When : For around 10 days on various market days before the beginning of the Holi Festival.
Where : The districts of West Nimar and Jhabua, Madhya Pradesh
4. Fun by Deception – Dhinga Gavar – Rajasthan
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Dressing up as characters and taking part in fun parades is amazing. There are many festivals around the world that have these parades and processions as a part of the festivities. India, however, celebrates a more twisted and unusual version of it on a festival called Dhinga Gavar. The day is all about dressing up as characters and being a part of the procession, but with a few idols of the Goddess laden with kilos of gold.
The amazing thing about the festival is that only women get to dress up like Hindu Gods and Goddesses, police, saints, dacoits and a whole lot of interesting characters. All dressed up, they carry lathis (sticks) to protect the 11 statues of Goddess Parvati decked up with up to 30 kilos of gold and large offerings of cannabis. These idols are put up at various locations around the city after the sunset. The fun and frolic start with the parade and you can bet on all your Gods and Goddesses that these women don’t spare anyone coming in their way. All the thrashing is considered holy, especially for the unmarried men whose prospects of getting married are said to increase after getting thrashed.
The Goddess Parvati (Gangaur), wife of Lord Shiva had once playfully teased him by dressing up as a tribal woman. To celebrate the playful side of Gangaur, called as Gavar, this festival is celebrated every year in the colorful Indian state of Rajasthan.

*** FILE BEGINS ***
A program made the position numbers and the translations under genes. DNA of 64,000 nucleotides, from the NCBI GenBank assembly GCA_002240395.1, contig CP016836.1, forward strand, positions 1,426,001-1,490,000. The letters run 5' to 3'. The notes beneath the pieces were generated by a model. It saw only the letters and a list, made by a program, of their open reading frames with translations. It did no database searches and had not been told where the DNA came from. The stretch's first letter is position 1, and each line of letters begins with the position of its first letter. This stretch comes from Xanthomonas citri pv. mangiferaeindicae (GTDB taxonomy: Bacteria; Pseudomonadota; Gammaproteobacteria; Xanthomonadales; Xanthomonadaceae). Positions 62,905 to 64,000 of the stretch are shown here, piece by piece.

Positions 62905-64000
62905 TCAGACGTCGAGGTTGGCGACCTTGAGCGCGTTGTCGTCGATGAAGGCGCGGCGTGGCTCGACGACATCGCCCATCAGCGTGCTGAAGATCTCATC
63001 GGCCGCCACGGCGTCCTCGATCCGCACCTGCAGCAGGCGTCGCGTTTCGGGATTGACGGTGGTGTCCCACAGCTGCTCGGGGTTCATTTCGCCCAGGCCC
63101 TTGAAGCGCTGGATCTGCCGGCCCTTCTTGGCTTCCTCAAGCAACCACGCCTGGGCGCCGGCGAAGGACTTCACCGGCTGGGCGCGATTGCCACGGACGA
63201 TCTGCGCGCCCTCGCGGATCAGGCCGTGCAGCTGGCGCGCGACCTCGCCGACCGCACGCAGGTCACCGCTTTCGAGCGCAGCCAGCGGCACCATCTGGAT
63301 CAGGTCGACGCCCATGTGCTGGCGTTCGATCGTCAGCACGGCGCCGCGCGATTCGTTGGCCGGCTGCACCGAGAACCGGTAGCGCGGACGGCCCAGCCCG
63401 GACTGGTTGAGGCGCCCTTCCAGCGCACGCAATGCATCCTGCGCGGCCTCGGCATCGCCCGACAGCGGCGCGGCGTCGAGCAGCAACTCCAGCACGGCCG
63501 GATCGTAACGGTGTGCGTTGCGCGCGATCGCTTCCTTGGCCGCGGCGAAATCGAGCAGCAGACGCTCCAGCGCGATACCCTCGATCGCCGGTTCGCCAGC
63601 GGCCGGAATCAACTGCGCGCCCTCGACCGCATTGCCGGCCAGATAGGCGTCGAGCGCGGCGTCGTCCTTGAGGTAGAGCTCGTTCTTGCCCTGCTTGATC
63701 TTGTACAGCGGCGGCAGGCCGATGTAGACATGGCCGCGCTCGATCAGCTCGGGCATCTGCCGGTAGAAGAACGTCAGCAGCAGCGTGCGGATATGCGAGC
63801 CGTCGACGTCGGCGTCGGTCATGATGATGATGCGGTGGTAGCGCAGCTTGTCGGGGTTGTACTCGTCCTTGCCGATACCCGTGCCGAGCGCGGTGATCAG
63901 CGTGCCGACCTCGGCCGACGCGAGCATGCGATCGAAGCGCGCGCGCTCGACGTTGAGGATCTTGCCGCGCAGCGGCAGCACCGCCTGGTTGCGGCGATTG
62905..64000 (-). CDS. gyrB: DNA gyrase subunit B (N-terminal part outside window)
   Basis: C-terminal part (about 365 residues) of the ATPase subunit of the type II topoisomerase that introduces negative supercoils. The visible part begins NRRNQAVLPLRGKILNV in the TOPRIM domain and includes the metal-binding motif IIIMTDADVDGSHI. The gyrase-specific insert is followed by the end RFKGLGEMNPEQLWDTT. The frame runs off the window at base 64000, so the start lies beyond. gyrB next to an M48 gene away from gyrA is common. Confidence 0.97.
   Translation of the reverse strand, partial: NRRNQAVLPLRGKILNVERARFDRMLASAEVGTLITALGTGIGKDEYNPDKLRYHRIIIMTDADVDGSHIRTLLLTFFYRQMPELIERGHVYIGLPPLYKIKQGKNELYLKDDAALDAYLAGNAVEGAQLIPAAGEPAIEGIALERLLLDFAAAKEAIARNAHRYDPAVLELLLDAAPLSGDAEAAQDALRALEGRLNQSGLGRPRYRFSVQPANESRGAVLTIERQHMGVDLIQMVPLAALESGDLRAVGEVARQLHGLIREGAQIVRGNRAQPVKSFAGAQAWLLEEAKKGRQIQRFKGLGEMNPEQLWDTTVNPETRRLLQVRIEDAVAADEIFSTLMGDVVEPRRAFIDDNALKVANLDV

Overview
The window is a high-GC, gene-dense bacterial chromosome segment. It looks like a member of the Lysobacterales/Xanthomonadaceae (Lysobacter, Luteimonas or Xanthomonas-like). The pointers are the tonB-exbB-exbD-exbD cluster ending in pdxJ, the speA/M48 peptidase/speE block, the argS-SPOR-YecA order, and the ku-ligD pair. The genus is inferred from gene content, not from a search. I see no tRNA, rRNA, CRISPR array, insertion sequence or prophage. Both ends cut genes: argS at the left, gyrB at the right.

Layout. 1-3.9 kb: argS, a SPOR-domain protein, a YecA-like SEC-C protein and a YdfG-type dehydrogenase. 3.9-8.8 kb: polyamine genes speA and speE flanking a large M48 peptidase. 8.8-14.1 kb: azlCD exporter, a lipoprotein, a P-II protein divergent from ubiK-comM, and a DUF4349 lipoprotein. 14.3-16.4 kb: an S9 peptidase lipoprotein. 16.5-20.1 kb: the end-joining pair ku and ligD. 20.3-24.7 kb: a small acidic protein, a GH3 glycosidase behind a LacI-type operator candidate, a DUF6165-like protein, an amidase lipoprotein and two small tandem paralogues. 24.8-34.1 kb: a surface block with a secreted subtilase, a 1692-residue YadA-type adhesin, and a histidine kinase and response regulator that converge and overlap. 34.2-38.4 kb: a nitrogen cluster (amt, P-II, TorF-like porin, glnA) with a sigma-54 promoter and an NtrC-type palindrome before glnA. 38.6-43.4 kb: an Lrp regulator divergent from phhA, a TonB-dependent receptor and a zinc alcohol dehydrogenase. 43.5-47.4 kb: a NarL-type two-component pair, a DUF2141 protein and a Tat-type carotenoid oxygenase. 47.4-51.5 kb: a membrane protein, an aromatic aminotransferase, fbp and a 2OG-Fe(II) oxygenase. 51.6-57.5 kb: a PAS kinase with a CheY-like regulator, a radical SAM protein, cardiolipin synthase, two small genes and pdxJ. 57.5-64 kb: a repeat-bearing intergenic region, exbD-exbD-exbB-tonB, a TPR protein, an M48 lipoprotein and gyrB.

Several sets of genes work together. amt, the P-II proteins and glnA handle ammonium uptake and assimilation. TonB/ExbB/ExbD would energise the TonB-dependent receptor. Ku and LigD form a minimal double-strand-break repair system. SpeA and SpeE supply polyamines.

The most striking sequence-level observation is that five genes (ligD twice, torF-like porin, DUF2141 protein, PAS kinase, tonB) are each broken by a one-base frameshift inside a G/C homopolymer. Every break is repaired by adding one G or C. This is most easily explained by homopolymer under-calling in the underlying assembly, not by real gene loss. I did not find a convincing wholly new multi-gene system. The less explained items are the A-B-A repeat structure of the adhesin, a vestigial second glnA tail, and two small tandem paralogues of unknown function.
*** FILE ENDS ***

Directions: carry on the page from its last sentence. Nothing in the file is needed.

When : On the day of Teej (July-August)
Where : Jodhpur, Rajasthan
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If having the first wonder of the world; ‘The Taj Mahal’, wasn’t enough for India, it brought another one to the scene. Not the actual one! Duh! The human version of the pyramids in Egypt. Making a human pyramid is one of the crazy rituals that take place on the festival of Gokulashtami or Janmashtami, the birthday of Lord Krishna.
This is done to reach the reward in an earthen pot (handi) hanging at a considerable height. There is milk, curd, butter, ghee, fruits and other dairy products or simply some cash. The men who perform this risky task (called as Gokuls) practice for months before the actual day and go on breaking as many handis as they can. In return, they receive prizes sponsored by brands, societies and sometimes the people living in an area. There is music, dance and a whole lot of cheer along with the handi-breaking. The scene is so charged that it is hard for anyone not to enjoy it.
This ritual is performed to denote the love of Lord Krishna towards butter and dairy. The creative ways using which he used to steal the butter as a kid are effectively depicted through Dahi Handi. Take lessons people! Take lessons!
When: Gokulashtami or Janmashtami during the month of August (The date varies every year and is ascertained through the Hindu calendar).
Where: Maharashtra and nearby regions.
If this isn’t bizarre, God knows what is! Get on your exploring shoes and experience these festivals for yourself. India won’t disappoint you in the least when it comes to the craziness associated with its many rituals and customs.
Featured Image Courtesy: The Telegraph